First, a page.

UNC system report details athletes' academic qualifications
Posted January 9
Chapel Hill, N.C. — After a CNN report put negative attention on the academic progress of student-athletes at the University of North Carolina at Chapel Hill, the UNC System Board of Governors released its own annual report on athletes and their academic qualifications.
There was little discussion during the board’s meeting Thursday about the UNC Intercollegiate Athletics Report, which details how many freshmen student-athletes got exceptions to the admission standards applied to the general student body.
Of the 193 recruits admitted as freshmen to UNC-Chapel Hill in 2012-13, three got a waiver on the minimum course requirements. In the rest of the UNC Class of 2016, one other student got such an exception.
The numbers seem to be in stark contrast to a story aired earlier this week by CNN, which conducted its own analysis of 183 athletes at UNC-CH over an eight-year span. That report said 60 percent were reading between fourth- and eighth-grade levels.
UNC administrators questioned the accuracy of the CNN report, including a quote from a source who said a former basketball player who could not read or write. “We do not believe that claim and find it patently unfair to the many student-athletes who have worked hard in the classroom and on the court and represented our university with distinction," the school said in a statement Wednesday.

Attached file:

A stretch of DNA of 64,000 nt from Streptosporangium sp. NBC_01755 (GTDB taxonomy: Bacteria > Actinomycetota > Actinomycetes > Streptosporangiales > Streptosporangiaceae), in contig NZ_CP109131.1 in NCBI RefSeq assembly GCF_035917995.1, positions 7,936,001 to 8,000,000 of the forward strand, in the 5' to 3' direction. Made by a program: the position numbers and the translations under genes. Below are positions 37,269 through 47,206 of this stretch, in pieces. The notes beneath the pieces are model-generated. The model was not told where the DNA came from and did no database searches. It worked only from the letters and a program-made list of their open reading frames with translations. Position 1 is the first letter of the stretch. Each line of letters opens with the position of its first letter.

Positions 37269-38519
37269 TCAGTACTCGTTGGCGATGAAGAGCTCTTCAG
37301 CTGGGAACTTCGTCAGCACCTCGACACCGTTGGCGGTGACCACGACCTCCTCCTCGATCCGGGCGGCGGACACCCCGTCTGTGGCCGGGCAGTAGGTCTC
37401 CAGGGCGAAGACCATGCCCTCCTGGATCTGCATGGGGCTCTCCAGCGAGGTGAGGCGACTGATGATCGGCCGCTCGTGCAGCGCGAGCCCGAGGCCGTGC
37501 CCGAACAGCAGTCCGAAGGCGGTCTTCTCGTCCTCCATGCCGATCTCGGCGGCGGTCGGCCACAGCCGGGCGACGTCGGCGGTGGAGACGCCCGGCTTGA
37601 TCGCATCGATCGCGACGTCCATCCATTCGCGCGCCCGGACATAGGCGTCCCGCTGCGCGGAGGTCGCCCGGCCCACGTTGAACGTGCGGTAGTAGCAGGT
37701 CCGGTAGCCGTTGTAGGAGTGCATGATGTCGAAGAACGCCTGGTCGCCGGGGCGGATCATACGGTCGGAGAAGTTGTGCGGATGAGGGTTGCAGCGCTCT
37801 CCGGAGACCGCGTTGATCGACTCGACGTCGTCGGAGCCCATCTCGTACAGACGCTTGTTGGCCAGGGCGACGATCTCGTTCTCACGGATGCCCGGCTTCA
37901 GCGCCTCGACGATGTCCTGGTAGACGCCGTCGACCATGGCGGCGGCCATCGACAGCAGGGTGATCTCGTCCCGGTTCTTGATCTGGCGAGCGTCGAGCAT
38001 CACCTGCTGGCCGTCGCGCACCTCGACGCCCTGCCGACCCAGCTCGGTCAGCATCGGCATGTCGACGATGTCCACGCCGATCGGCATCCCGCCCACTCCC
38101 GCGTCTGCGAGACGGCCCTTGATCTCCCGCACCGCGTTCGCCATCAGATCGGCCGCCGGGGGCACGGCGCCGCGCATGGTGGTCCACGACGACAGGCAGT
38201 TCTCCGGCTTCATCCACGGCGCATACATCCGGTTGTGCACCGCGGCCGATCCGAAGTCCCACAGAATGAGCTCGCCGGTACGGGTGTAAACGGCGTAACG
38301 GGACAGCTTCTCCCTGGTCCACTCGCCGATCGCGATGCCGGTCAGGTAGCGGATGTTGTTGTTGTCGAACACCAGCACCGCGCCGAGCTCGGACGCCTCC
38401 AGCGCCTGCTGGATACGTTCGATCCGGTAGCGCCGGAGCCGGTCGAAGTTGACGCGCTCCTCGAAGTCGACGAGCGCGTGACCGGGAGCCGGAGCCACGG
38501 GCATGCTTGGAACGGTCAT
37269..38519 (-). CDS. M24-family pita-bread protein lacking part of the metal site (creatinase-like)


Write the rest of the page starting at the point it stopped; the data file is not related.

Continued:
According to the Intercollegiate Athletics Report, average grade-point averages and SAT scores for incoming football players at UNC-CH climbed in 2012-13, hitting 3.43 and 1060, respectively. Those values were tops among the 11 schools in the UNC System that play football.
Average GPAs for incoming men’s basketball players at UNC-CH declined to 2.96, down from 3.14 in 2011-12. Only NC A&T University and Elizabeth City State reported lower GPAs of the 11 schools measured.
In the entire UNC system, 22 out of 1,343 freshman recruits in 2012-13 received exceptions, according to the report. That figure represents less than one-tenth of one percent of all the 32,374 freshmen in the system for the academic year.
Also noted in the report:
*Eleven of the 4,270 incoming freshmen at North Carolina State University received minimum course requirement exceptions. Of those, five were student athletes.
*GPA and SAT scores at NC State for NC State freshmen recruited to play football and basketball decreased in 2012-13.
*The NCAA recognized five teams from UNC-CH for making exceptional academic progress, the most of any school in the UNC system. Four other schools, including NC State, had three teams recognized for their progress.
*Business, including management and marketing, is the top-choice major for 21 percent of all student-athletes across the system. Parks, recreation, leisure and fitness account for 15 percent while communication/journalism is the focus of 11 percent.
*Twelve of the 15 UNC system schools that feature athletics received an NCAA violation. However, only one infraction was deemed to be major (Level I). That one was reported by UNC-Greensboro. UNC and NC State each reported 20 or more possible infractions in 2012-13, which is not out of the ordinary for athletic programs of their size, according to the report.